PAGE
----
Tech Alone Is Boring
I’ve been noticing something about my own interests, changing or evolving over the last few years. I’ve always been interested in science, the responsible (usually) and exotic parent of technology, the applied stepchild. In fact, when I was a kid I never thought of technology: science was everything.
After all, all technology is is the application of the hard stuff – science and real discovery – to everyday needs. Making refrigerators, while others figure out Carnot cycles.
One question that then occurs: is the current fascination with technology not a bit addled? Isn’t it unbalanced? How can a nation, or a world, be gaga over technology, and still be teaching Creationism in schools? If this isn’t the sign of some very twisted mis-evolution of our own, I’m mistaken.
But the question I’d like to pose in this little posting is a bit different: what is the fascination with technology today? Who needs another megahertz of this, or to shrink that a bit more, or to cut another ten percent off the production cost? Why would anyone care?
Oh, but this screen does this, and that drive is a little faster, and this flash chip is cheaper this year, and IBM is said to be monopolizing mainframes while Rackspace commoditizes servers. Really?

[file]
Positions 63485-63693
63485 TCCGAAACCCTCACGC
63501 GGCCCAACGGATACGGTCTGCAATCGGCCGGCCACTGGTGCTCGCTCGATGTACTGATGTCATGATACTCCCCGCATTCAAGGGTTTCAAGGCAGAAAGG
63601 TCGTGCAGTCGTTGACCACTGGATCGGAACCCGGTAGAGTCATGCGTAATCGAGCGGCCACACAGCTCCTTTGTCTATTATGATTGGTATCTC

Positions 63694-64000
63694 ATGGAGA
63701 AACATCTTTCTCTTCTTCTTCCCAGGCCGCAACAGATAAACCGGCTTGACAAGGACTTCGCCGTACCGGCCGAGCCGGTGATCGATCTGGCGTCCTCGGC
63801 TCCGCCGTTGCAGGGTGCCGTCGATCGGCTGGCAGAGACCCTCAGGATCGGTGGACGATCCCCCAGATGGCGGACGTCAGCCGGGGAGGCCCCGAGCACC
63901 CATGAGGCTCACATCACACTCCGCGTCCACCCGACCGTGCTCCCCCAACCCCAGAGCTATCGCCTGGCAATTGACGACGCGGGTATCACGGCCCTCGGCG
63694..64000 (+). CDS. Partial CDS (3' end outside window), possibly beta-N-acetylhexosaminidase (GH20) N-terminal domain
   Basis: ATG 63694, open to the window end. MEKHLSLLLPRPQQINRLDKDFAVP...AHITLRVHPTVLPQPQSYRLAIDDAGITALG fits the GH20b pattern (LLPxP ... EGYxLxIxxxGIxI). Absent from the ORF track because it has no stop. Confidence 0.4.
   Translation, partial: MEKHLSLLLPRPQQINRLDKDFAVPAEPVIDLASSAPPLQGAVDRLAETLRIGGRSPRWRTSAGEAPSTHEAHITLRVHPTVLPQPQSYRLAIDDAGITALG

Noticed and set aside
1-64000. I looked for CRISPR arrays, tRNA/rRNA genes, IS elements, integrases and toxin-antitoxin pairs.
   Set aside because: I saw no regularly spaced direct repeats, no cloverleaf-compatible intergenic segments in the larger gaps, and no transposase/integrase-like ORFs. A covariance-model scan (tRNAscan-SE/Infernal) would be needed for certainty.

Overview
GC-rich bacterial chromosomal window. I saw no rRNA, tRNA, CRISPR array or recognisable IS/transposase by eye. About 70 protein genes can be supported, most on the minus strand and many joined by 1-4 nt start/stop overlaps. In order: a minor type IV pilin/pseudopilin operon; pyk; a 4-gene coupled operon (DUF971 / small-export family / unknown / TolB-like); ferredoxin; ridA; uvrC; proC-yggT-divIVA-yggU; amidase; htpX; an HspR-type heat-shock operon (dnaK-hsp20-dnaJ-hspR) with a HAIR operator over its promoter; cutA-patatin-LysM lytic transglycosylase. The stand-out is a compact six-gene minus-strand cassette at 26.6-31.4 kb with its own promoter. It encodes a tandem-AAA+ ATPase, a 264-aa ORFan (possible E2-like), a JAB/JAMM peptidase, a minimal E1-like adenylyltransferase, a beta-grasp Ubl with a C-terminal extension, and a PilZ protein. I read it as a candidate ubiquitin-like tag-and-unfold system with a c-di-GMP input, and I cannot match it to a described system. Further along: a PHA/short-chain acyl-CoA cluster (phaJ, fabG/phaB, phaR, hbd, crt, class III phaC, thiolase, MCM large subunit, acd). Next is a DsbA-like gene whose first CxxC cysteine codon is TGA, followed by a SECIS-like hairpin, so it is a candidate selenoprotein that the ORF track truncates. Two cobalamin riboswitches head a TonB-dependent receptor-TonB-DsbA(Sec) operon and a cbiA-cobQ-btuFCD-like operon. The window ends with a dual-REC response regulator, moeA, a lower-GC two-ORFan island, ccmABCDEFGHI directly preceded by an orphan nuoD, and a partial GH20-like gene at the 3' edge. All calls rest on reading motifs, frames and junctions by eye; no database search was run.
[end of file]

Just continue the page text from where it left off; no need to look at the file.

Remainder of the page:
Without application to human needs, the thrill quickly wears off. Yes, when it can do something really meaningful, like provide food to a village, or health care, or clean water, then technology really is magic. But, after all the stories of this kind, how often does this really happen? Like the short-queens of the hedge fund crowd, aren’t we really, ultimately, just mostly messing with each other, on someone else’s nickel? Is it a game? And, if so, is it a game with a hidden cost as large as the hedge queens’?
What can we do to make technology, or anything, meaningful ? Maybe we need to re-allocate our teams, and put more emphasis on revolution, on real science, and less on evolution, or incremental change. Will technology be the answer to the world’s energy problems? Or will we discover that Clean Coal is really nothing but a PR ploy? How many of us are working on real problems, and how many on improving the next MP3 player? Can we tell the difference?
If science for science’ s sake is nothing but intellectual exercise, tech alone is just plain boring. Why are we so proud of technology, and so mute about science? We have turned into fools fumbling around with found diamonds from the forest floor, with hardly a sign of the race who first discovered what light was, and then harnessed the laser as an afterthought.
We need to go back to science, not for its own sake, but for ours.